Abbas must unify moderates to end intifada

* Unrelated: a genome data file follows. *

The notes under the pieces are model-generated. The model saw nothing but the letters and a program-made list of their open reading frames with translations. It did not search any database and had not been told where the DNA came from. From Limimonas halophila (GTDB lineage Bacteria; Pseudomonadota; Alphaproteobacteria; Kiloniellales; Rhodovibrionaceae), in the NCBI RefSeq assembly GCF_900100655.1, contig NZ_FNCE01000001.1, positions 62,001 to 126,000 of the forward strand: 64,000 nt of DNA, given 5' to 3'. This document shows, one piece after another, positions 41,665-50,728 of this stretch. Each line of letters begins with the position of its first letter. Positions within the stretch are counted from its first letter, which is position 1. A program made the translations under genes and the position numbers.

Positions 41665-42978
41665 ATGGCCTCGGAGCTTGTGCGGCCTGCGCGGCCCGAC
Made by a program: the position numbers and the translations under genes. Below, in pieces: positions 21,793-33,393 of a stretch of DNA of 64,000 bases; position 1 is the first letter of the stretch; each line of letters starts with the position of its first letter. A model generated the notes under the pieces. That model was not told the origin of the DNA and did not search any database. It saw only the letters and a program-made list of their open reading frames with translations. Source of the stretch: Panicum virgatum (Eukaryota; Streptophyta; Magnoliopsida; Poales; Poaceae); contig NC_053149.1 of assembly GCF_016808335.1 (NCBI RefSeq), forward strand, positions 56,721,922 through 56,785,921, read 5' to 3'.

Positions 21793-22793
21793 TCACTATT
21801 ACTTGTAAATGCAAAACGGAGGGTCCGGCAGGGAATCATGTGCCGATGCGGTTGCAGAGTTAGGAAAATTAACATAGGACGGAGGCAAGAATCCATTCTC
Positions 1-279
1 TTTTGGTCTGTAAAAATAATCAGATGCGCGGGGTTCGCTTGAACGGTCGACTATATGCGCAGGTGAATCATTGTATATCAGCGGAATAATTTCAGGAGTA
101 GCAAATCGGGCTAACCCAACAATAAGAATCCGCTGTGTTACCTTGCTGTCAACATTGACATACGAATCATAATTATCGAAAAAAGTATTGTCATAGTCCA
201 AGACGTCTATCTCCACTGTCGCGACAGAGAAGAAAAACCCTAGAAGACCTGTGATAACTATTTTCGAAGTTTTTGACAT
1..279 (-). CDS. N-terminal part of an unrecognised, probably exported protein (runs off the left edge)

Many were happy to see the end of Yasser Arafat’s corrupt rule and welcomed the recent election of Mahmoud Abbas as the new Palestinian leader. Under the Oslo Accords, signed by Arafat in 1993, Arafat and the Palestinian Authority agreed to remove the provision in the Palestine Liberation Organization charter that calls for the destruction of Israel and to renounce violence and terror as negotiating tools. But the subsequent 11 years were marred by “intifada,” as the Palestinians failed to comply with the provisions of the agreement and continued to use terrorism as a weapon against Israel.Abbas now faces the challenge of ending the intifada, reforming a corrupt government, and restarting peace talks with Israel. While Arafat was shunned by the US administration for failing to control violence, President Bush has indicated that Abbas’s election would help revive the internationally-backed “road map” peace negotiations and said that he looked forward to meeting Abbas at the White House.Abbas has said that he, too, is willing to negotiate: “We extend our hand to our neighborsWe are ready for peace.” But then he added ” – peace based on justice”, essentially code for a number of conditions, such as the “right of return” to Israel of Palestinian refugees, that Israel finds unacceptable. Still, Israel is now in a position where it is difficult to claim that they do not have a negotiating partner, and Sharon’s spokesman said last week, “We expect to have a meeting very soon to discuss the issues the prime minister has reiterated time and again security and security coordination.”However, this spirit of cooperation received a considerable setback even before Abbas could officially take office. Following a terrorist attack by Palestinian militants (that killed six Israeli civilians at a Gaza Strip crossing), last week Israel announced that “there will be no meetings with Abbas until he makes a real effort to stop the terror.”In the light of this statement, it is interesting to recall UN Undersecretary-General Kieran Prendergast’s recent speech to the UN Security Council in which he said “There is a palpable sense of expectation of real, substantial and sustainable change in the region … the potential is there. But so is the danger that the fragile process might falter and fail. We must not allow that to happen.”But if the peace process is not to be postponed yet again, we must see signs of progress by Abbas in controlling the militants and reducing the number of terrorist incidents. Until that happens, Israel is unlikely to make major concessions; such as finally evacuating its citizens from the Gaza strip or halting the expansion of existing settlements in the occupied territories.So, how much can one realistically expect from the newly elected Palestinian leader? Prendergast has called on Abbas to establish “credible and reformed institutions which make a tangible impact” in promoting efforts to end the violence. But, if Abbas acts too forcefully in attempting to end the violence, he might well end up as a victim of it himself. He has to achieve a delicate balancing act, appearing to Israel and the United States as a moderate who renounces violence and is a true partner in the peace process, while maintaining in Palestinian eyes the image of a forceful leader who will fight for their rights and who will extract meaningful concessions from Israel in any negotiations.Yossi Beilin, a former justice minister of Israel and initiator of the Oslo peace process, has written in a recent Washington Post article: “Abbas is a pragmatic person, but not necessarily a moderate. He understood, before many of his colleagues, that the distress of the Palestinian people could be resolved through an independent state next to Israel, rather than in place of it. In my opinion, it will be possible to reach a detailed peace agreement with Abbas.”The key question, therefore, is how pragmatic Abbas will prove to be. How much is he in fact committed to a peace process leading to an independent Palestine with adequate security guarantees for Israel? And, if he is indeed committed, how successful will he be in convincing enough moderate Palestinians to join with him in controlling the terrorists? Remember that generations of Palestinian children have been brainwashed into total rejection of Israel, and Palestinian support for terrorism is strong.If Abbas cannot convince his fellow citizens to be equally pragmatic and face reality, then the “road map” process will continue to falter. Israel will continue to protect its citizens by building barriers and by lethal retaliation for terrorist attacks. And we may very well see the proposed withdrawal from the Gaza Strip postponed indefinitely and Jewish settlements continue to expand in the West Bank.Arafat bungled the opportunity he was given at Oslo. We must pray that Abbas does not follow in his footsteps. VTPeter Leslie is a former CFO of the United Nations Development Program, now living in Vail. His comments on UN issues are on the web site of the Foreign Policy Association and his column appears periodically in the Vail Trail.
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